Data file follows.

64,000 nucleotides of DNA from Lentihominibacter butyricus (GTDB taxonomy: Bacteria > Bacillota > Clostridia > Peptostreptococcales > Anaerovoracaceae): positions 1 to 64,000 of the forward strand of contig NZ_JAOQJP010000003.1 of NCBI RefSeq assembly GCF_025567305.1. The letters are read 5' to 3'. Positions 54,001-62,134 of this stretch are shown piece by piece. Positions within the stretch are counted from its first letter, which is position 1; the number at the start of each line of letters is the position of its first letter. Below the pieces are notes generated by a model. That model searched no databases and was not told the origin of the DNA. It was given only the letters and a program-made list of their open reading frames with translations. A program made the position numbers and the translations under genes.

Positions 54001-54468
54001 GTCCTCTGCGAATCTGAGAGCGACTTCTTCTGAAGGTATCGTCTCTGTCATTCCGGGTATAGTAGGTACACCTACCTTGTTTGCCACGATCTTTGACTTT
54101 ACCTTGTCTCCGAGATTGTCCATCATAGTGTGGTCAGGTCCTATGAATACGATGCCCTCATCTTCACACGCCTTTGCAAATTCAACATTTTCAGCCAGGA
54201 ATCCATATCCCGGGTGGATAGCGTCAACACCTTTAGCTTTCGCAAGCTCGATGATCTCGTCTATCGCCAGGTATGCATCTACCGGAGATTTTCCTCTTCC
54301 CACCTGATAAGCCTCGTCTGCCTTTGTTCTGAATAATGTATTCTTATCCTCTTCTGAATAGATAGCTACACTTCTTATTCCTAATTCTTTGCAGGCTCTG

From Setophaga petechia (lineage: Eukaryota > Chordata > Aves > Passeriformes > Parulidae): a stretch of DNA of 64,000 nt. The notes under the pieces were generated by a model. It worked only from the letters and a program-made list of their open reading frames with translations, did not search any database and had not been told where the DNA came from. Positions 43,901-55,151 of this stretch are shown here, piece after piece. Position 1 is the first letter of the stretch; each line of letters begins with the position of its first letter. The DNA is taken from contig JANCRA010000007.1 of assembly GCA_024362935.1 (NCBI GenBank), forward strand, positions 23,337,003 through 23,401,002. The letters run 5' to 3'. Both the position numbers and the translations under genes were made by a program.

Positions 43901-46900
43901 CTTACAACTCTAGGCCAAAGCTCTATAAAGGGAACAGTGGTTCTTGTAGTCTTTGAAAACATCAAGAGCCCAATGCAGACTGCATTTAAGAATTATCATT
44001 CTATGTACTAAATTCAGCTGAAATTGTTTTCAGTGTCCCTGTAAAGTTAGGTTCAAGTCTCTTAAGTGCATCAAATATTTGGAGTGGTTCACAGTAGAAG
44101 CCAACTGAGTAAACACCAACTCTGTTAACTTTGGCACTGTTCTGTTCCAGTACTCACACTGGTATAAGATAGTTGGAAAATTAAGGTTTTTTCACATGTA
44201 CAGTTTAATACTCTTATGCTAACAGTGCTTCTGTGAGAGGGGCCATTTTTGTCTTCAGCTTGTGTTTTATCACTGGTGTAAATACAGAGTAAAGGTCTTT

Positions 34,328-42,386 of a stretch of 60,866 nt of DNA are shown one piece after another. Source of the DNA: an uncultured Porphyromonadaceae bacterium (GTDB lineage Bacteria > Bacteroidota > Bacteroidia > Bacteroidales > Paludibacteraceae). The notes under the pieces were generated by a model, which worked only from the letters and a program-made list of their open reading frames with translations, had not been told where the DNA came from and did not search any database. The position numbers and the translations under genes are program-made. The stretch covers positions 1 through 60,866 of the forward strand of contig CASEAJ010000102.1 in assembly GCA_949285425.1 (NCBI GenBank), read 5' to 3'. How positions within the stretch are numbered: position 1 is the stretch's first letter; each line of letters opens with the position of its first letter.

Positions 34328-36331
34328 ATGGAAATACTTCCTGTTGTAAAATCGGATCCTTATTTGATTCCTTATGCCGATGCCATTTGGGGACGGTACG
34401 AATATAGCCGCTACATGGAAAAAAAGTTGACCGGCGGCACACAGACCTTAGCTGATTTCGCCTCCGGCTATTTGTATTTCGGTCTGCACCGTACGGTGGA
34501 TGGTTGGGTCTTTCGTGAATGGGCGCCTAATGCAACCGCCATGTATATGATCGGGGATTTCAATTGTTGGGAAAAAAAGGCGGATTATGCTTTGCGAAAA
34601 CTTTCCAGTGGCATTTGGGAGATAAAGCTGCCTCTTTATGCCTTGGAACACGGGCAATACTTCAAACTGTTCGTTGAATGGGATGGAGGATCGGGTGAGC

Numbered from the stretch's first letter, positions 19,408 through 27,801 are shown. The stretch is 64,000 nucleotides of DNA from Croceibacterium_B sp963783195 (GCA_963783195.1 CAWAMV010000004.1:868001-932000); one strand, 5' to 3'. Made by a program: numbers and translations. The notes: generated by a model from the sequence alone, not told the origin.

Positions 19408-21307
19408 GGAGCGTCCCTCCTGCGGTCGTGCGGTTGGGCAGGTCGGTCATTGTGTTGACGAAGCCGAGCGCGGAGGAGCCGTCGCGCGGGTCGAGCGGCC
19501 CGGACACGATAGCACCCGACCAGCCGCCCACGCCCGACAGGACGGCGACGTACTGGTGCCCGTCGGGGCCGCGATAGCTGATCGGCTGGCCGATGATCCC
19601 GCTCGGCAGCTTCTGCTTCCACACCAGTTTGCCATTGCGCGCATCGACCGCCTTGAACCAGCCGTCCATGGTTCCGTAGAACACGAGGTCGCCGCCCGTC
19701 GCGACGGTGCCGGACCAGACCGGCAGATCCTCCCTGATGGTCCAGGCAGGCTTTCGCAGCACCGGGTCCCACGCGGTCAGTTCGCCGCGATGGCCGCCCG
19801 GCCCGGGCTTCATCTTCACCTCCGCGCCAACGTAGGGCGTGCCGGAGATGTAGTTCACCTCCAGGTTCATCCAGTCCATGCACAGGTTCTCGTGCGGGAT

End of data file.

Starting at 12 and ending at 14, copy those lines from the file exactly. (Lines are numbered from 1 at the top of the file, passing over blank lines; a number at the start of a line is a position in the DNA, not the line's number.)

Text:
44201 CAGTTTAATACTCTTATGCTAACAGTGCTTCTGTGAGAGGGGCCATTTTTGTCTTCAGCTTGTGTTTTATCACTGGTGTAAATACAGAGTAAAGGTCTTT

Positions 34,328-42,386 of a stretch of 60,866 nt of DNA are shown one piece after another. Source of the DNA: an uncultured Porphyromonadaceae bacterium (GTDB lineage Bacteria > Bacteroidota > Bacteroidia > Bacteroidales > Paludibacteraceae). The notes under the pieces were generated by a model, which worked only from the letters and a program-made list of their open reading frames with translations, had not been told where the DNA came from and did not search any database. The position numbers and the translations under genes are program-made. The stretch covers positions 1 through 60,866 of the forward strand of contig CASEAJ010000102.1 in assembly GCA_949285425.1 (NCBI GenBank), read 5' to 3'. How positions within the stretch are numbered: position 1 is the stretch's first letter; each line of letters opens with the position of its first letter.

Positions 34328-36331